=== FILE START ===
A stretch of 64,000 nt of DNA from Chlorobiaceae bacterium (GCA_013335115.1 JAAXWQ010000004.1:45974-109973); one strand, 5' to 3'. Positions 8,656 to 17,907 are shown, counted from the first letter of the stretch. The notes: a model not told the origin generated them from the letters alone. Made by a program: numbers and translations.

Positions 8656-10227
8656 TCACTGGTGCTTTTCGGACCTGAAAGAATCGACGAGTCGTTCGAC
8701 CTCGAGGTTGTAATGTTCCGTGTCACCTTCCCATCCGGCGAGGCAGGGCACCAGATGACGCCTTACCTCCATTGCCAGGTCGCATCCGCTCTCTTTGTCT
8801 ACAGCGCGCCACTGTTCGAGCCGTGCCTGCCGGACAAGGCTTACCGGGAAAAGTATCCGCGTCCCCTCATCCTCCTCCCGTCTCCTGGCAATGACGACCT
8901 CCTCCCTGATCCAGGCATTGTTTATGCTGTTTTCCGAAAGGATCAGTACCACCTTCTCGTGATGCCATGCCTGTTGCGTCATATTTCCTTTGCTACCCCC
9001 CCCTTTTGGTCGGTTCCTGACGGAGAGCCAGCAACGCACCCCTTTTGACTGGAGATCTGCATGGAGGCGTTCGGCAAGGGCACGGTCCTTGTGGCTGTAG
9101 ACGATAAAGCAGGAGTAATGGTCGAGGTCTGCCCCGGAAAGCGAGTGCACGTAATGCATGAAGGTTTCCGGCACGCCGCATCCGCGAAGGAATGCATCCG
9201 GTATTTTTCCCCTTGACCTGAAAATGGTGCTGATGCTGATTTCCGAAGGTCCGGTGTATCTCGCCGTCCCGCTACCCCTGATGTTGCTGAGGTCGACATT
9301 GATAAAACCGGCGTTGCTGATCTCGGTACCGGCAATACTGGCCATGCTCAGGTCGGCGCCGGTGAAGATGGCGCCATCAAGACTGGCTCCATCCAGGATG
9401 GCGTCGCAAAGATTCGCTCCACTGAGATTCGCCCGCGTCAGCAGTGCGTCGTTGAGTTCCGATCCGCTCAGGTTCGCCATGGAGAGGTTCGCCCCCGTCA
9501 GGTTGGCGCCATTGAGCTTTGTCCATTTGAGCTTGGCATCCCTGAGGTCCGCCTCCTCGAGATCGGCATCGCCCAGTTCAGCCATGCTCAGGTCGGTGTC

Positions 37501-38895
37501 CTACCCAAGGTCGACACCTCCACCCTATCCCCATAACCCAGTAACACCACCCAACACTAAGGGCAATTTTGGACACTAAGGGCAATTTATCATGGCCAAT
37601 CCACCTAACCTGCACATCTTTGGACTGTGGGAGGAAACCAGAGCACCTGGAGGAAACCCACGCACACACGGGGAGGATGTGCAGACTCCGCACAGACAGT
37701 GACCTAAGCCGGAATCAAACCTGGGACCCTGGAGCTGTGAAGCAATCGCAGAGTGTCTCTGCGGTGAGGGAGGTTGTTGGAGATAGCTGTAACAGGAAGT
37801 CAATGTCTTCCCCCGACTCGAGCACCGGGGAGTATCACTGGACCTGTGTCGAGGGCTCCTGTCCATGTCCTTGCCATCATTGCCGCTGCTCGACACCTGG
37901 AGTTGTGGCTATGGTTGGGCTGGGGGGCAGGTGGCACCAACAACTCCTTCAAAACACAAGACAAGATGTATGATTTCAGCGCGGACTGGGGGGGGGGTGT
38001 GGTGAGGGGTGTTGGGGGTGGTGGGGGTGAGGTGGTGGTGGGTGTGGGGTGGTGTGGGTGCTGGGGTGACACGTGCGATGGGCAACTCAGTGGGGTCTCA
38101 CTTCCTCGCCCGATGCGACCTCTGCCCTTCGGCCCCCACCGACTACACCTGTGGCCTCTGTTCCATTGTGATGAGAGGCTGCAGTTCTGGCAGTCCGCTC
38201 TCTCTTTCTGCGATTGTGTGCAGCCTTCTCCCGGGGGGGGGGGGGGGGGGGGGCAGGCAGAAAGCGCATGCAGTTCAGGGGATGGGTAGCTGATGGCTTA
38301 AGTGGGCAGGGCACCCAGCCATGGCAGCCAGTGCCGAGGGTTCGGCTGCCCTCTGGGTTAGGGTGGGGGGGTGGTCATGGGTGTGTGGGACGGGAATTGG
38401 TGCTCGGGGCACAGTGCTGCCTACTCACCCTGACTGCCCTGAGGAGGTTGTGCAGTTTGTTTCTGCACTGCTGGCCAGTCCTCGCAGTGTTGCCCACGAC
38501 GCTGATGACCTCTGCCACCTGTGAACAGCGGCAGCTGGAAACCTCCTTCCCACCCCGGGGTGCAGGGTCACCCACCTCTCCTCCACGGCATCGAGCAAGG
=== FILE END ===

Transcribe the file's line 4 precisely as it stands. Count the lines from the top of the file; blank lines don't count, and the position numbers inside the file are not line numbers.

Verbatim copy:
8701 CTCGAGGTTGTAATGTTCCGTGTCACCTTCCCATCCGGCGAGGCAGGGCACCAGATGACGCCTTACCTCCATTGCCAGGTCGCATCCGCTCTCTTTGTCT